How many personalities do you have? The answer may be: more than you think.
Consider, as one author notes, than most people have at least three sides: the persona they exhibit in public (at work, among friends, shopping); the side that breaks forth when they return into their homes (what might be called the “private,” family self), and an interior one that is “secret” and known only to the person himself or herself.
This is the part of us that dreams, that aspires, that distrusts, that resents, that constantly thinks — in short, our daily stream of consciousness, or “interior dialogue.”
It’s in a deep vault.
Politicians and celebrities, of course, are the experts at public persona.
But we all have this inclination: in public, polite; all smiles; affable; bothered by nothing at all.
Not so when we get home and find something out of order.
Suddenly we sulk or rant. The smile (and courtesy) are gone.
That side is known most predominately to the spouse, children, siblings, and parents — the private self.
This is the side that “let’s your hair down.”
The secret persona is something no one else would know — and perhaps not even guess: inner likes, dislikes, lusts, jealousies, anger, urges, insecurities, inferiority, aspirations, compulsions.
This would be the self where one would locate the true way we think of others.
It is where our actual intentions are. It would also be where our true faith is missing or found.
Remember the expression, “A penny for your thoughts”? That’s because we often sense that we don’t really know what’s going through a person’s heart or head no matter how “close” we are to them.
Only the Lord knows us fully — and better than we know ourselves. “Behold, You desire truth in the innermost being,” says Psalm 51:6. “And in the hidden part You will make me know wisdom.”
When we have three parts to our personalities, they can become like insulated — isolated — compartments, for compartments consist of walls. There is a disconnect.
From this comes tension. Our inner sides may war with each other. We don’t feel whole.
When we don’t feel whole (one with Christ), we don’t feel happy. We reach out and try to find a solution in power or money. Look at the wealthiest people and ask yourself: do they look fulfilled and happy?
Or do they continue to strive for something? What do they really think of themselves? And egotists? A narcissist is often simply trying to hide the deepest interior of his or her soul not only from others but from himself or herself.
How many of your thoughts, in the course of a day — or an hour, a minute — are focused on yourself: what others think of you, how they are perceiving what you have, what you would really like to “be,” who you really think you are?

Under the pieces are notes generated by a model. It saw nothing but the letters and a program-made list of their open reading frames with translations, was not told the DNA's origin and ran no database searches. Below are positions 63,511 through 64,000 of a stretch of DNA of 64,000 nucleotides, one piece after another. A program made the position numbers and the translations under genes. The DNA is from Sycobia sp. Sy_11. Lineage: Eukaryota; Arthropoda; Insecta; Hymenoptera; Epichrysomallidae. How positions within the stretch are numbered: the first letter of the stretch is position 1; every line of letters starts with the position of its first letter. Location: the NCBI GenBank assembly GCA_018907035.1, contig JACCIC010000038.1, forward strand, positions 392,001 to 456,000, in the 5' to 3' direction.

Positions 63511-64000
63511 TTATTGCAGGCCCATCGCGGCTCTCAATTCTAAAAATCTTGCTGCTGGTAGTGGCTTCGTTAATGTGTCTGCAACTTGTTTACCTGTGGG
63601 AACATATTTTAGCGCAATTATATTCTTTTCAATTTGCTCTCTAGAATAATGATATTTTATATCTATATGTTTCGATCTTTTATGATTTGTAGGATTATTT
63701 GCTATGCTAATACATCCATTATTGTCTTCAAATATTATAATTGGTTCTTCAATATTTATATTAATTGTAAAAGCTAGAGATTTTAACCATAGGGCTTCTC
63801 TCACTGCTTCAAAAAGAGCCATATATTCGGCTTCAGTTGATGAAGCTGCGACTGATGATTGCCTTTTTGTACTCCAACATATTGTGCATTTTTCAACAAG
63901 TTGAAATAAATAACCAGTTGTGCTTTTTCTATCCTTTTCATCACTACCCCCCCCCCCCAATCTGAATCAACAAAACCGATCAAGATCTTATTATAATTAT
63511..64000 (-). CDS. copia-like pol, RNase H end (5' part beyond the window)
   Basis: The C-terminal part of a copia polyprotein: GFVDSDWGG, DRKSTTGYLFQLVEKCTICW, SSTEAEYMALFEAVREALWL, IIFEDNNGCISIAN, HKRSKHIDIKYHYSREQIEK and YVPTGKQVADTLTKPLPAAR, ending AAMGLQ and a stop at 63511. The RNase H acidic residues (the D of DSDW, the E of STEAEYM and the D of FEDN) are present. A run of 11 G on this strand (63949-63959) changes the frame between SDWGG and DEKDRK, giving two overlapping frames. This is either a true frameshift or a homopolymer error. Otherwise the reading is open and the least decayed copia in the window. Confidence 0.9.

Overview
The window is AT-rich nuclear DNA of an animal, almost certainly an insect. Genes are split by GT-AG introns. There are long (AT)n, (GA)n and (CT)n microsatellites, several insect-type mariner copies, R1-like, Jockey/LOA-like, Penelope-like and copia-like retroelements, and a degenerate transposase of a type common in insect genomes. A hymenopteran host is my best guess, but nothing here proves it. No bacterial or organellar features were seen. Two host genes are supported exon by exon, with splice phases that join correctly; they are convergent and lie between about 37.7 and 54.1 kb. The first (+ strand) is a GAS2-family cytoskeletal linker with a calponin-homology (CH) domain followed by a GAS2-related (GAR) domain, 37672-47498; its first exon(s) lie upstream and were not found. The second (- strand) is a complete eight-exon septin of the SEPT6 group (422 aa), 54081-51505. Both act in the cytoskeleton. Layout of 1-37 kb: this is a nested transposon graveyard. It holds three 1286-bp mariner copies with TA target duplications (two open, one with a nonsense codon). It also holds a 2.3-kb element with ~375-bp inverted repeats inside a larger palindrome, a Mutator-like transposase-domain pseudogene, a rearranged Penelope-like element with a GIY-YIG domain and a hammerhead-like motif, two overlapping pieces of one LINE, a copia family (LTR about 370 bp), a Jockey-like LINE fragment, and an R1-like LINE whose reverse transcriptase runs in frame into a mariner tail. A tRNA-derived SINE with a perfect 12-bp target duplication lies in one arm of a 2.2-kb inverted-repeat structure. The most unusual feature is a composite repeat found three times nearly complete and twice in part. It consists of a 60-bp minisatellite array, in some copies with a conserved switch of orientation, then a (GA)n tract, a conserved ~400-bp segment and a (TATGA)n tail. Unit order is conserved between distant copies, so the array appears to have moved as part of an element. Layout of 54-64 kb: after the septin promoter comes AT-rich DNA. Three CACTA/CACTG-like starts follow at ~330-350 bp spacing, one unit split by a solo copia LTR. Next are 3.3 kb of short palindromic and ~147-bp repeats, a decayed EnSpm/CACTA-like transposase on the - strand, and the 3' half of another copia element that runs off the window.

It’s when we join all parts of ourselves with Jesus that He clears the debris and the wrongful internal “chatter” and makes us whole. We can only have a single persona by being honest, dispensing all pride, discarding wrong patterns (it is the pattern more than a single sin, that God cares about), and washing ourselves in the Confessional (and thereafter).
Interior cleansing during Lent — asking the Holy Spirit to probe the deepest recesses of our personalities and cleansing what should be cleansed; correcting what should be corrected; connecting what should be joined; purging what should be purged — is a goal we should all have.
Take time for the desert; in Adoration. Strip everything down. Knock down interior barriers, which cause tension. Imperfections and divides (especially lust) can be hidden doorways to spirits that then cause other, seemingly unrelated desires.
Grant them no place — no corner, no compartment — to hide. There should be no separate selves. What is displayed in public should conform to how we are in private and how we are in private should conform with our true, secret part.
When we have just one “self” we are much better prepared for Heaven — where every part of us will be instantly known. Better now than in the “great laundromat in the sky” known as purgatory.
To thine own self (not “selves”) be true.
Be one person. Unite yourself. What you see should be what it is.
The true you is you at your best (which includes the you at your most compassionate).
To locate that, to find who you really are, to base yourself on the truth within — on who God formed you to be (as opposed to what we or others decided we should be) — takes but a simple prayer.
Say it frequently. It’s another quote from Psalms (51:10): “Create in me a clean heart, O God, and renew a steadfast spirit within me.”
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